Opt for complex carbohydrates, such as sweet potatoes and whole grains, to help stabilize blood sugar levels.

Engaging in calming exercises like walking, swimming, or gentle yoga can be beneficial during the luteal phase. These activities help manage stress and support hormonal balance.

Here is a little cheat sheet for a quick breakdown of everything that we just covered:

  1. Menstrual Phase: (Days 1-5)

Hormonal Changes:

– Estrogen and Progesterone: At their lowest levels.

– Follicle-Stimulating Hormone (FSH): Begins to rise, stimulating the development of follicles in the ovaries.

Impact on the Body and Mind:

– Menstruation: The shedding of the uterine lining.

– Physical Symptoms:  Fatigue, cramps, and mood swings may occur.

– Emotional State: Some women may experience introspection and a desire for more rest and self-care.

Self-Care: Prioritize rest and relaxation.

Nutrition: Iron-rich foods for replenishing lost nutrients.

  1. Follicular Phase: (Days 6-14)

Hormonal Changes:

– Estrogen: Begins to rise, promoting the thickening of the uterine lining.

– Luteinizing Hormone (LH): Surges, leading to ovulation.

Impact on the Body and Mind:

– Energy Levels: Generally increase.

– Physical Symptoms: Improved mood, increased focus, and heightened libido.

– Emotional State: More extroverted and open to new experiences.

Physical Activity: Engage in moderate to high-intensity workouts.

Nutrition: Focus on complex carbohydrates and nutrient-dense foods.

  1. Ovulatory Phase: (Days 15-17)

Hormonal Changes:

– Estrogen: Peaks, promoting the release of an egg from the ovary.

Impact on the Body and Mind:

– Fertility: Highest during this phase.

– Physical Symptoms: Possible breast tenderness or heightened senses.

– Emotional State: Increased sociability, creativity, and assertiveness.

Fertility Awareness: Useful for those trying to conceive.

Exercise: Take advantage of increased energy for more intense workouts.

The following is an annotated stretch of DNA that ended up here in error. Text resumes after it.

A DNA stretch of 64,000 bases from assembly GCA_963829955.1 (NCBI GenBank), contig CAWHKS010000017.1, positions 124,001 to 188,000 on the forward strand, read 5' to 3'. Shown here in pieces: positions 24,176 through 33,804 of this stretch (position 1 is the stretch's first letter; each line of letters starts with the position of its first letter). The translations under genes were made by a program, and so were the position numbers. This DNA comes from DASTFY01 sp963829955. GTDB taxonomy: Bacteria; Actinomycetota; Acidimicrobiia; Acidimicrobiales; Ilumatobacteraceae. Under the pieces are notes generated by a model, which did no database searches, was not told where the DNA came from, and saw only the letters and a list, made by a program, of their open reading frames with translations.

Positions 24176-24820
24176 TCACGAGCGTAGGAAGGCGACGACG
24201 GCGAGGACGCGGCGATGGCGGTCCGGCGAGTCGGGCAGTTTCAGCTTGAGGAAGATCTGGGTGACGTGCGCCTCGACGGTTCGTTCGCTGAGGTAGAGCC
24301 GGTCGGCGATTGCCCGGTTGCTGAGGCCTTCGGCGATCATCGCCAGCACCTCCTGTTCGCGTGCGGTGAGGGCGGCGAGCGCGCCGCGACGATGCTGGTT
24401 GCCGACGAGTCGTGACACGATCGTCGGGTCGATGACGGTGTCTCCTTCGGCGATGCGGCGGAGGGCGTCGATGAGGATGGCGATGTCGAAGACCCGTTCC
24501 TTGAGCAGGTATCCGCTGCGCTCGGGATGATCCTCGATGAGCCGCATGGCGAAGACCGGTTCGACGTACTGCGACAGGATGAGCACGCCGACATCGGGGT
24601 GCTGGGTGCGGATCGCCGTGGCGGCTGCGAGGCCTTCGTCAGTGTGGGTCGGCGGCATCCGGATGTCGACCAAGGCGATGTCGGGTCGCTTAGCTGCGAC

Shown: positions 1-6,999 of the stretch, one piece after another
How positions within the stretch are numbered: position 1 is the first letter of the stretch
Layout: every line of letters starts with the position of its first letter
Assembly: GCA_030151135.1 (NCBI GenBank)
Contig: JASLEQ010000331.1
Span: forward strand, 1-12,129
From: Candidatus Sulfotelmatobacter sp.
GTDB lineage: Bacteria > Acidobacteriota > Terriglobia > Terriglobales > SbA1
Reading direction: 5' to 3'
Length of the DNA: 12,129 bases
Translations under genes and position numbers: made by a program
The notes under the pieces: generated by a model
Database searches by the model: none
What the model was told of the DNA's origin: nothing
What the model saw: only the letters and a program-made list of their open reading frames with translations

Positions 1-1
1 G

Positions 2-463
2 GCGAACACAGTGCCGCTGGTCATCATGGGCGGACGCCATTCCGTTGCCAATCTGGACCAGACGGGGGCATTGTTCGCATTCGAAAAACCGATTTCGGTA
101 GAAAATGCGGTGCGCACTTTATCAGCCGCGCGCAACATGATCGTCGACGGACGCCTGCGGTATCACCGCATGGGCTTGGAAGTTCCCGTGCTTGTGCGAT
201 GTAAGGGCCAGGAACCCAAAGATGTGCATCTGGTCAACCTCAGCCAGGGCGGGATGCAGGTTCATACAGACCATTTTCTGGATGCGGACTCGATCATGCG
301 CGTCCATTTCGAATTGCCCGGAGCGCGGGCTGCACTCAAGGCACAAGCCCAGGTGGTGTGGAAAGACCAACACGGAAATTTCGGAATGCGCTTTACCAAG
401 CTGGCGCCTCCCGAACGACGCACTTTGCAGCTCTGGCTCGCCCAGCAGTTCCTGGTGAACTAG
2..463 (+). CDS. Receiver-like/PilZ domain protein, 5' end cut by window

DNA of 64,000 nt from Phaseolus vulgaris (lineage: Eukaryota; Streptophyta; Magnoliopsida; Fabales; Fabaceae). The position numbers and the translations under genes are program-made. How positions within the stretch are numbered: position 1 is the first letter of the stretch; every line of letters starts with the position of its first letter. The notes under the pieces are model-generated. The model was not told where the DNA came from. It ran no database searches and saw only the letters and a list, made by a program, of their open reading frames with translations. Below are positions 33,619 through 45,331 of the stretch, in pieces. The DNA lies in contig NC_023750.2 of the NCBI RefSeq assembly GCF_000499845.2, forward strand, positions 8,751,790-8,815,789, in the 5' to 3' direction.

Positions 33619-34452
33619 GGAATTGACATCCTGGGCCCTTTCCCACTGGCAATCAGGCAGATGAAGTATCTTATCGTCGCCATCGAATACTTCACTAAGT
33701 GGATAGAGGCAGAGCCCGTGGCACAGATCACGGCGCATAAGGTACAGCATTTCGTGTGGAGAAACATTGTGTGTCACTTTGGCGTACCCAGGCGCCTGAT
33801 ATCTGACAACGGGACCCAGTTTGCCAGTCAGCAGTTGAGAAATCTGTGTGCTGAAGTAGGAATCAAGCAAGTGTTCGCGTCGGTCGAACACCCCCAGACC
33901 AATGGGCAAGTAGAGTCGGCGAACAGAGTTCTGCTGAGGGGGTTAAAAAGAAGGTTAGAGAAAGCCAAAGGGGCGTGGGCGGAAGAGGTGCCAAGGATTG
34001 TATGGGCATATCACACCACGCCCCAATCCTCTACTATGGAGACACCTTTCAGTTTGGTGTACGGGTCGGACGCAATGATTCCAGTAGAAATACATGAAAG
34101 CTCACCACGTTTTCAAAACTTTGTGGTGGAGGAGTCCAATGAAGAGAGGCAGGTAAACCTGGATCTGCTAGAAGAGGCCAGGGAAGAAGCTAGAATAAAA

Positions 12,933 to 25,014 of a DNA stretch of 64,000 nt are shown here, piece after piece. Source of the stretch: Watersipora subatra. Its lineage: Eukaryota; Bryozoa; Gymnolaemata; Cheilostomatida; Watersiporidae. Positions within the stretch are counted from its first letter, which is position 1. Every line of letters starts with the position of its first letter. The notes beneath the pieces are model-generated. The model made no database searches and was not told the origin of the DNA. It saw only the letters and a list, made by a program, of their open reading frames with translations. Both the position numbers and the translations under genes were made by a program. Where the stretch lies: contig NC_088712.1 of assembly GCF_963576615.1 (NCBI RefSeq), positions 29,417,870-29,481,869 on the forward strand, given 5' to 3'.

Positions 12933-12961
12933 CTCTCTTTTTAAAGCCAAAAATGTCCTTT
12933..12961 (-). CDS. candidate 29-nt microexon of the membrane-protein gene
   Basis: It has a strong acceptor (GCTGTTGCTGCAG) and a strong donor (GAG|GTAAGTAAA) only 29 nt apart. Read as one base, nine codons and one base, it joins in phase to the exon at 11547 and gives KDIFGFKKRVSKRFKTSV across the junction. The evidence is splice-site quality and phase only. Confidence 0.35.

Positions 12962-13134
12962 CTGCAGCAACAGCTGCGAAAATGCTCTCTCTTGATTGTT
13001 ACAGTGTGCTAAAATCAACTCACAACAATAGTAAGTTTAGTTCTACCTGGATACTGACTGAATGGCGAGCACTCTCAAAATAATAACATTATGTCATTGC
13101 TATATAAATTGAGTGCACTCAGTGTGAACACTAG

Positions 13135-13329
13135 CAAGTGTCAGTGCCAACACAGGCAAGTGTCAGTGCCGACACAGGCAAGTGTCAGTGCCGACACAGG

1. Luteal Phase: (Days 18-28)

Hormonal Changes:

– Progesterone: Rises to prepare the uterus for a potential pregnancy.

– Estrogen: Begins to decline if pregnancy doesn’t occur.

Impact on the Body and Mind:

– Energy Levels: May decrease towards the end of the phase.

– Physical Symptoms: Breast tenderness, bloating, and potential mood swings.

– Emotional State: Some women experience heightened emotions, sensitivity, or irritability.

Stress Management: Practice stress-reducing activities: box breathing, warm baths, sauna, yoga, walks

Nutrition: Support mood with balanced meals consisting of protein, fiber, and omega-3 fatty acids.


*Days Based on a 28 day menstrual cycle*


Understanding and embracing the unique aspects of each phase of the hormone cycle allows women to adapt their lifestyles, including nutrition, exercise, and self-care practices, to support their overall well-being throughout the menstrual cycle. To help you better understand how to optimization your hormones STAT is hosting a virtual Hormone Optimization Group lead by our founder and CEO, Kristin Oja. You can learn more about it here. As always, it’s important to consult with healthcare professionals for individualized advice based on personal health history and needs when it comes to health and wellbeing but especially hormone health.